Marriage is the basis of family life in Islam. It is a solemn, simple contract between a man and a woman. Muslim marriages must be with the consent of both parties, as required by Islamic Law (Shariah). Marriage is performed in a simple ceremony in the presence of relatives, friends and neighbours.
Islam does not permit free mixing of men and women. Pre-marital and extra-marital relationships are strictly prohibited to keep society free from the social problems it causes. No discrimination is made on the basis of sex. Husband and wife are partners in the family and play their respective roles. Divorce, whilst permitted, is the lawful action most displeasing to Allah (subhanahu wa ta’ala).
Muslims are encouraged in the Quran to eat what is good and beneficial for them, and are forbidden to eat certain foods. A Muslim is not permitted to consume:
The blood of animals
Animals not slaughtered in the name of Allah (subhanahu wa ta’ala)
Intoxicants (alcohol, recreational drugs etc)
Islamic law requires animals to be humanely slaughtered by a sharp knife penetrating the inner part of the neck, to allow maximum drainage of blood. The name of Allah (subhanahu wa ta’ala) must be recited at the time of slaughter and meat slaughtered in this way is referred to as Halal.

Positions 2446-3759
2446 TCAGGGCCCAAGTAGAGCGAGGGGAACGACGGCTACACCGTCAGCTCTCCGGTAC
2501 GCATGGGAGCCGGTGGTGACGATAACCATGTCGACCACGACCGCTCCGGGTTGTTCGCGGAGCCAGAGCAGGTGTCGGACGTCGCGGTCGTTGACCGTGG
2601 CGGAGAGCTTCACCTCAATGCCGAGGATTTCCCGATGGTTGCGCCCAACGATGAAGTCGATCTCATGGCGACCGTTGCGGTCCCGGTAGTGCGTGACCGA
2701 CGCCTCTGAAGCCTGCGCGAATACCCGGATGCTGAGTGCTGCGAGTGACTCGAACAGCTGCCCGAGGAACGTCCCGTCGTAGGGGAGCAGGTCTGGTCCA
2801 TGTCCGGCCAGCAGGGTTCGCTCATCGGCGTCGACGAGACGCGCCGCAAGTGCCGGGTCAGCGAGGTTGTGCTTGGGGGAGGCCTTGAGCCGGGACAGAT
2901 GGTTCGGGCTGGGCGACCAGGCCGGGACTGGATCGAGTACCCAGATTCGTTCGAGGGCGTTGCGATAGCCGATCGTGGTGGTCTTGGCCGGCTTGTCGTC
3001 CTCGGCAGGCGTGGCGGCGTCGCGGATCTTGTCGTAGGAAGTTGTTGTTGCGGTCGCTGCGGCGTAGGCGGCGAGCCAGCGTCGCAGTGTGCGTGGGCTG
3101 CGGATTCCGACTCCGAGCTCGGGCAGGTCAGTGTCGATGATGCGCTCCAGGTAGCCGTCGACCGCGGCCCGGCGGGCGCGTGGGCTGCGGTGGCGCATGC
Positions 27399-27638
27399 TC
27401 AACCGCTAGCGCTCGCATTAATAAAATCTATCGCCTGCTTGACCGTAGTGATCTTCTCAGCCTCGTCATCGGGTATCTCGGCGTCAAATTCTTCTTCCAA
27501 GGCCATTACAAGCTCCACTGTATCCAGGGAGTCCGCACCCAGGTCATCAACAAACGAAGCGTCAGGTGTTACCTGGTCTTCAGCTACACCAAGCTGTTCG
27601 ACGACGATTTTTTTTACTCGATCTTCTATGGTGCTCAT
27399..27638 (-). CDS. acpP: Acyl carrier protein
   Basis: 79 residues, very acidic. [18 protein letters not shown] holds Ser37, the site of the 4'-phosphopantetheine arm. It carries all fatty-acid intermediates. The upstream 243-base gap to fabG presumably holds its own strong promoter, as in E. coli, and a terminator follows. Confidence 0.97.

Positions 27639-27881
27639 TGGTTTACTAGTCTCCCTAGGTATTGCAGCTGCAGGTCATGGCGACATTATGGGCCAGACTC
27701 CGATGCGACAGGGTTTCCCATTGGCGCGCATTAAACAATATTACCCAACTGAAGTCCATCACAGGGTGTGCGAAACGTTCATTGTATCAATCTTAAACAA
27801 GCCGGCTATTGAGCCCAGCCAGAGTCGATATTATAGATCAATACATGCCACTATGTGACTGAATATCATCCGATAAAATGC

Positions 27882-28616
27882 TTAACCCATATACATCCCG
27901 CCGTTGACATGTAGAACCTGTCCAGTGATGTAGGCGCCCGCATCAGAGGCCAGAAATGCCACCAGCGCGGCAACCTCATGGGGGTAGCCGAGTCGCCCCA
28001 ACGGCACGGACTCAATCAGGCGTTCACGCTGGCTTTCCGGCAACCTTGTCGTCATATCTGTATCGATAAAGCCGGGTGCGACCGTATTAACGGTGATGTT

Muslims should dress modestly and decently. No particular dress is recommended.
The requirements include:
For men, covering at least from the nave to the knees
For women, covering the whole body except face and hands; according to some scholars, women above the age of puberty should cover the face when going out or meeting strangers.
Men and women must not dress in a manner that arouses sexual feelings, e.g. transparent, skin-tight or half-naked dress
Men are not allowed to wear pure silk or gold
Men must not wear women’s clothes, and vice-versa
Symbolic dress from other religion’s is not allowed
Simplicity and modesty are encouraged. Dress expressing arrogance is disliked. The style of dress depends on local customs and climate.